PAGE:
Should teachers be required to take diversity training?
Looking around my education classes at Michigan State University, I often see only White, female students. In fact, it’s the highest demographic of teachers anywhere. Students need to know that their teachers respect and accept them, not only on an individual level, but also as members of society. If they don’t see themselves in their teachers, students want to know that at least they’re understood.
All educators will, no matter where they work, teach students from different backgrounds than their own, whether they are from a different social class, race, ethnicity, sexual orientation, or level of physical ability. Diversity training can help educators relate more effectively to students who are different from themselves.
In one of my very first classes at MSU, I was able to mentor a young kindergartner, whom I will call Jack. A young African-American student, Jack was unaware of the connotations of race, but he immediately noticed the difference between his own skin color and mine. I didn’t ignore his comments, but rather chose to use the occasion as an opportunity to help him understand that there are many different types of people in the world. I feel this was important for me to do because, as an African-American male, Jack will soon grow up to realize that race has many real consequences in life. Ignoring that fact would have been a disservice to both of us.
Should all children attend preschool?
Children don’t come into this world knowing how to discriminate—it’s a learned behavior that can be stopped or prevented. Kids spend many hours in schools, and if they can be in an environment that breaks stereotypes and creates unity through diversity, it can continue the progress of social justice for our next generation of children.
Mary Cartier is a Student member at Michigan State University. She is a junior studying Secondary Spanish Education with a minor in Teaching Speakers of Other Languages.
Of course, every September a faculty does need a “heads-up” session on the year’s group of kids, of their homelife, their homeland, and needs. The same holds true when there is an influx of students in the middle of the year, as happened after Hurricane Katrina. These sessions are necessary tools, but quite different from required diversity trainings.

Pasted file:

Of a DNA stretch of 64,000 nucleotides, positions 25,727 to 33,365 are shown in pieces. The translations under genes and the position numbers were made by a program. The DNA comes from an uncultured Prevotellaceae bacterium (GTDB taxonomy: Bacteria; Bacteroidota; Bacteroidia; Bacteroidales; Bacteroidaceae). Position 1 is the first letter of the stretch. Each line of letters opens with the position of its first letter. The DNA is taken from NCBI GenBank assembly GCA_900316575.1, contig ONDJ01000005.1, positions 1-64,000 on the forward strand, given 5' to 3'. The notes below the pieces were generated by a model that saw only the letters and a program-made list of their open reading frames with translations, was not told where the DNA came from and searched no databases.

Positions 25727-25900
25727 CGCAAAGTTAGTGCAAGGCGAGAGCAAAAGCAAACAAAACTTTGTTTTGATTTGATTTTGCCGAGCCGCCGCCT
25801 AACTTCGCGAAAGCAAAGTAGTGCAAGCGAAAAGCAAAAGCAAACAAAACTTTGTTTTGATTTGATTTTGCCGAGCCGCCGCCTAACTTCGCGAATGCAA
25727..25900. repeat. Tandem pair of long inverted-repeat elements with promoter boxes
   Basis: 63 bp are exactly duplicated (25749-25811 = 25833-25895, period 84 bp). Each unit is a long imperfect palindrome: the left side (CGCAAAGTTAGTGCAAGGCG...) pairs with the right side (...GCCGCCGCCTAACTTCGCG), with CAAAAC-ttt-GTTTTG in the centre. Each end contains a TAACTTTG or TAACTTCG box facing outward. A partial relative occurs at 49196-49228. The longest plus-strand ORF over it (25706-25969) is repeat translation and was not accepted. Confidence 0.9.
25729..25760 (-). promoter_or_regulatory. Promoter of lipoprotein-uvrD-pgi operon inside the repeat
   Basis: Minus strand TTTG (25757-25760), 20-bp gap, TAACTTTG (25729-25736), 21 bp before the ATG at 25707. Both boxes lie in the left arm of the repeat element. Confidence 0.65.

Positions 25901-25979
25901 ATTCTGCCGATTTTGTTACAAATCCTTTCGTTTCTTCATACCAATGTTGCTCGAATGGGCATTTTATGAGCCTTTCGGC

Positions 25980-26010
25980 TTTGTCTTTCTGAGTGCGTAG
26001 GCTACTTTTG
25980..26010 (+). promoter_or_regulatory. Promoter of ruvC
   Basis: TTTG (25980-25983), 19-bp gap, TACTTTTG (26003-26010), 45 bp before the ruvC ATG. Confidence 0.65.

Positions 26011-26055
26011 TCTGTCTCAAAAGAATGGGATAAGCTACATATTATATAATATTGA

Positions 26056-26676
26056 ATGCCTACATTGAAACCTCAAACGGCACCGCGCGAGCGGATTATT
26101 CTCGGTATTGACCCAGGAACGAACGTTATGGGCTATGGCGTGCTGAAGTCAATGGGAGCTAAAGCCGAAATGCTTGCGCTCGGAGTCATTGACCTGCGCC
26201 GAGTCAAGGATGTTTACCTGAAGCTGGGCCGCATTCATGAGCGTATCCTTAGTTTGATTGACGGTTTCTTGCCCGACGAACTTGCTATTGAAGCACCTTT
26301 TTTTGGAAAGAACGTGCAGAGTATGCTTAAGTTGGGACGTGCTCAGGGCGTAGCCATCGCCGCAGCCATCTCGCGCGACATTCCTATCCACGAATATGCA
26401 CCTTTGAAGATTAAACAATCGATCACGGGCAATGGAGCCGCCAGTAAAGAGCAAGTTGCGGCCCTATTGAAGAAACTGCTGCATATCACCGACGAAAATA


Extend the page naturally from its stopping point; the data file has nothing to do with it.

Too much in-service for employed teachers can be so demeaning, dumbed down, and even insulting, that required diversity training for all teachers would merely push the scale farther and infuriate the ones most needing some enlightenment. And it is a fallacy to assume that only the traditional “majority” members could use some enlightenment. Prejudice and downright ignorance is colorblind. We reflect our backgrounds, our families, our religions, and our communities.
Additionally, at least half of the people now teaching have entered the profession in the past five years, all earning credentials which have specified, in most states, a least one course or strand in meeting the needs of a culturally diverse student population. The experienced faculty have, for the most part, been “in-serviced” almost annually in various sensitivities of their community. For San Diego, that included everything from language variations for native African-American kids, to practices of Hmong families, to ways to involve differently-abled kids in field trips, to how it is that our Muslim girls can become track stars while wearing head coverings and workout sweats.
As futile as it is to teach ethics to politicians who already know right from wrong, it is folly to believe a few mandated diversity meetings can fundamentally change classroom behavior. Teachers already recognize that their students are very diverse but must eventually achieve similar success.
Suzanne Emery is a Retired member who taught English and journalism in San Diego City Schools.
Should teachers be required to take diversity training? Vote now, or join the debate on our discussion board.